The world of Instagram influencers is a strange one. And certainly, to a large extent, a fake one. But what happens when influencers are ready to turn fake into downright dangerous? In a recent documentary by the BBC, three influencers were approached to promote a fake weight loss drink that contained cyanide. And they all said yes, agreeing to promote poison to hundreds of thousands of people.
“This past summer in Bali was everything I wanted it to be, and more. It was the kind of trip that gets you enough content to post on Instagram for a whole month so that everyone thinks you’re constantly traveling.” This is the first sentence in a brutally honest parody video, and after hearing it, I knew I was gonna love it. I was right.
Australian YouTuber Currently Hannah teamed up with her friend Just Jess to create a hilarious parody about travel influencers. No matter how much we’re aware that Instagram is full of fakery, these Insta-worthy, glamorous travels can still make us a bit jealous. But Hannah answers a big question in her video: what if travel influencers were honest?
As a part of its efforts to reduce the negative impact of its platform, Instagram is restricting posts about diet products and cosmetic surgery. From now on, posts like this will be hidden from users under 18 years of age, or even deleted from the platform completely. What’s more, the same rules will also be applied to Instagram’s parent company Facebook.
Famous travel bloggers and Instagram influencers have hundreds of thousands, even millions of followers. But Argentinian travel blogger Tupi Saravia seems to even have the same clouds following her on her travels. She was recently called out for posting photos from different locations – but most of them having the exact same clouds.
Note: I had read THIS story on Buzzfeed about a social media influencer who posted professional photos of her accident on Instagram along with what appeared to be a product placement. I thought it unbelievable until…it happened to me.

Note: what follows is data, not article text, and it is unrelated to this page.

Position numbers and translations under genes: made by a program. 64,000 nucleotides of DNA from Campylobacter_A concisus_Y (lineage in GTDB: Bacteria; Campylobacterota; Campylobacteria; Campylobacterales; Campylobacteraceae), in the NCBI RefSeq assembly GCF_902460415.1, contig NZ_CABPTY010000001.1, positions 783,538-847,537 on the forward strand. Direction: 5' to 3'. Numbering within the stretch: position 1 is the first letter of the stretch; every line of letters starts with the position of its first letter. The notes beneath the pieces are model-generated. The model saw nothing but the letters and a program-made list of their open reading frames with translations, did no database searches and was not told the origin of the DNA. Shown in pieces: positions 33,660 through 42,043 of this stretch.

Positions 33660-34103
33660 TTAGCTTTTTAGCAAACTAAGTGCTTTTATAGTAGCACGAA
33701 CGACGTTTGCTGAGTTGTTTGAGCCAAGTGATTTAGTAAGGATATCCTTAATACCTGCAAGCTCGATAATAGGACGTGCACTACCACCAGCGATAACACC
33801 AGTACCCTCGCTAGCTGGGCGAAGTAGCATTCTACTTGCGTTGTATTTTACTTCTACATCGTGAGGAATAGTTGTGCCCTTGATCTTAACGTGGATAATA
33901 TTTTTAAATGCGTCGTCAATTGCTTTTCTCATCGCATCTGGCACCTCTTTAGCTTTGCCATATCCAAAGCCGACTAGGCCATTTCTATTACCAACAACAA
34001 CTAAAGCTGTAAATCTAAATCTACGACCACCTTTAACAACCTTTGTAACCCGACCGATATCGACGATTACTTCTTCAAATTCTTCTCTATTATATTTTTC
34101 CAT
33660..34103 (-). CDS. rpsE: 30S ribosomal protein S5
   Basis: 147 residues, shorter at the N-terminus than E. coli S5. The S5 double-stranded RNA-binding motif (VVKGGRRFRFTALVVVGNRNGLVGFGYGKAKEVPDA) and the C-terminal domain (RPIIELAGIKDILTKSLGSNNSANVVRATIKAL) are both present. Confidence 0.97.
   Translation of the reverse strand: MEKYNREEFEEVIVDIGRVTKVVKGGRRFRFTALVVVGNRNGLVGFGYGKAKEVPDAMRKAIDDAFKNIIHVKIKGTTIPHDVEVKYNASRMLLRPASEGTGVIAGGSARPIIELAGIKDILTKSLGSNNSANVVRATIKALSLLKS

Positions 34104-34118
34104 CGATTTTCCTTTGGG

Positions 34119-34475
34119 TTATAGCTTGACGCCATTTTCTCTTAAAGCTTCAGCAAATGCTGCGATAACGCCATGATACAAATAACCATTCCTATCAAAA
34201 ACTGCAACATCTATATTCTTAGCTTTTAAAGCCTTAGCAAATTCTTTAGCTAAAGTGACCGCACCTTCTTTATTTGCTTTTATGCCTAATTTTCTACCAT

Okay guys…the first thing you need to know is that I AM OKAY. Seriously, I’m okay, but in the interest of self-promotion, here’s the scary, magical series of events exactly as they happened.
Nashville-based lifestyle blogger Tiffany Mitchell recently posted professional photos of a motorcycle accident she had. As if posting (and even having) such photos wasn’t weird enough, they also contained conveniently placed bottles of water. Because of this, the post seemed like it was sponsored, and she received lots of criticism from the community. People have been calling her out for glamourizing an accident, even for staging the whole thing for the sakes of product placement.
Having a huge number of followers on social media gives you a chance to send a message and let your voice be heard. Therefore, Dutch influencer Rianne Meijer has started a personal project to remind her 408k followers that “perfect life” they see on Instagram isn’t reality. Along with her perfectly staged photos, she also posts hilarious outtakes which prove that Insta-life isn’t at all what it seems.
We’ve all heard of Instagram influencers who ask for freebies. I’ve always thought that they usually ask for pricey stuff, such as photography services, or free accommodation on exotic locations. But it turns out that some of them go as low as asking for free ice cream in exchange for “exposure.” The owner of L.A. ice cream truck CVT Soft Serve got fed up with this. So, he decided to charge Instagram influencers double.
It’s not that rare for self-proclaimed Instagram influencers to feel like they’re entitled to getting freebies. One of them asked Betrothed & Co for a $5,000 wedding photography package, and they wanted it for free, of course. The photographers said no in a brilliant, tongue-in-cheek response, but then the person called them “abusive” and threatened to publicly shame them.
In a database recently discovered online, there was a vast number of private data of various Instagram influencers, celebrities, and brands. There were nearly 50 million people affected, and the database contained even their private data, including phone numbers and email addresses.